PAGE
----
The SEC enforcement division continues its retail investor – advisor focus, with another action centered on an unscrupulous investment adviser. In its most recent case a business that began essentially as a family office and grew into a public advisory was looted by its founder and adviser. SEC v. Lyons, Civil Action No. 1L19-cv-10785 (D. Mass. Filed April 22, 2019).
Defendant Eric Lyons and his firm Synchrony Capital GP LLC began as a family money manager with the funds placed in Synchrony Value Fund. For the first two years, beginning in 2012, the Fund only handled family money. Mr. Lyons, however, did not invest his capital in the Fund. Total investments were under $200,000.
In 2015 Mr. Lyons and his co-owner sold a 20% stake in the business to a third person. Over the next three years the partners and family provided financial and operational support for the Value Fund. Mr. Lyons was the only full time employee. He also managed the investments. Fees were paid from the investments to Synchrony Capital.
In 2017 accounts for the Fund discovered about $180,000 in payments to Mr. Lyons. In accord with the advice of the accountant Mr. Lyons executed appropriate promissory notes in favor of the other partners.
The Fund was opened to public investors following the resolution of the payments issue. About $2.1 million was raised from public investors. Included in that group was a Czech investor who put over $1.8 million into the Value Fund. The Czech investor, a representative of others, also worked out an arrangement with Mr. Lyons through which he obtained an interest in a new entity called Synchrony Capital Group which would serve as the general partner of the Fund. The new firm was entitled to management fees. Mr. Lyons also sold the Czech investor 50% of Synchrony Capital Group for $100,000. The operating documents for the new private partnership specified that investments would be in securities and placed with financial institutions and brokerage firms.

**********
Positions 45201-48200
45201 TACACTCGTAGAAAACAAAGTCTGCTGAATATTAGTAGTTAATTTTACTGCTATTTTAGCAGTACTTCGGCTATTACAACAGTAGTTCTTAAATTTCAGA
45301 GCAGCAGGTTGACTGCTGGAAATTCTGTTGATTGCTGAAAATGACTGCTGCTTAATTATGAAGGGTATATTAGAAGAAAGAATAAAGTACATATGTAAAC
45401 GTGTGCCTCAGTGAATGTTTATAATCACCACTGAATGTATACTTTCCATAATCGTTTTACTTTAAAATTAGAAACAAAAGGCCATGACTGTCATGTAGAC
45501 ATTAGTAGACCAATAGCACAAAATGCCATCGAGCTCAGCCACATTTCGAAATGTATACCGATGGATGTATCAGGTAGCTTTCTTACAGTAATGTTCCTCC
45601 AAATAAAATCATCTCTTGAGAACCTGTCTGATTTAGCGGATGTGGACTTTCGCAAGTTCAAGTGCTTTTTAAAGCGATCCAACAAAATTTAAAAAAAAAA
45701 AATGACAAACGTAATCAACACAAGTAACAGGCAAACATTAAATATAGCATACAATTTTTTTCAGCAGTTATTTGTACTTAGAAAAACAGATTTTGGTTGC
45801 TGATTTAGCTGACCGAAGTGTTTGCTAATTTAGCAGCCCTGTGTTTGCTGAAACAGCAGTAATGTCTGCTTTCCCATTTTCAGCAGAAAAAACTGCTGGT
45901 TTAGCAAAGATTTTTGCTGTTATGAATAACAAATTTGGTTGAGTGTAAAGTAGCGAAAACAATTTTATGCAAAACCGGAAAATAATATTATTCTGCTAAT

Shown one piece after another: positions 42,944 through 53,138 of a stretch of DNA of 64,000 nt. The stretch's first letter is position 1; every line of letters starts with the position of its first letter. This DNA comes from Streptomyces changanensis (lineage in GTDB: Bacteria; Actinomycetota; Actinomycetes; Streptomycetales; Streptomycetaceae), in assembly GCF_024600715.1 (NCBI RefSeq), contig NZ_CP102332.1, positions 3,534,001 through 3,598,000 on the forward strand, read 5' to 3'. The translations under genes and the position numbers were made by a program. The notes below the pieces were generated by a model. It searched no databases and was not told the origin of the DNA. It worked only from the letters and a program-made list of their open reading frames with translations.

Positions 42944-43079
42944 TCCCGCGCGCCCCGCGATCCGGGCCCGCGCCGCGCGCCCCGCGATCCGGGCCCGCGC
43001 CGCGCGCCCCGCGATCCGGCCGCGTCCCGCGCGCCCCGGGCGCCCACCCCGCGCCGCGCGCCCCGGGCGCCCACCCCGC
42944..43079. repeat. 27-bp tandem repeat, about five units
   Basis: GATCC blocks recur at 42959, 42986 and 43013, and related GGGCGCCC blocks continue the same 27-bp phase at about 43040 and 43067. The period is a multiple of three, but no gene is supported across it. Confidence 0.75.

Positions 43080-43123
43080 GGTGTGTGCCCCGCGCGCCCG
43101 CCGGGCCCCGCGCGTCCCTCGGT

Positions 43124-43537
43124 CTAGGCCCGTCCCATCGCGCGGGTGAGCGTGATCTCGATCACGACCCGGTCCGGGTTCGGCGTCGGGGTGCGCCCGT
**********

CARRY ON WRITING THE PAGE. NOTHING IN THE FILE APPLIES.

The Czech investor subsequently transferred $600,000 of his client’s money for investment in the Capital Partners Fund. Almost immediately, Defendants began to misappropriate the funds. In 2017 and 2018 about $320,000 was misappropriated from Capital Partners Fund.
Mr. Lyons began trading options. The market, however, moved against him. All of the investments for Capital partners Fund were wiped out. A negative balance of $380,000 as left. After Mr. Lyons told his partners of the losses, they abandoned the business.
Following the departure of the other co-owners Mr. Lyons formed the Synchrony Capital Global Macro Fund. Funds which had not been misappropriated from Value Fund were transferred in. While Mr. Lyons made efforts to raise sufficient capital from other investors to cover his unlawful acts, he was not successful. The complaint alleges violations of Securities Act Section 17(a), Exchange Act Section 10(b) and Advisers Act Sections 206(1), 206(2) and 206(4). The case is pending. See Lit. Rel. No. 24458 (April 23, 2019).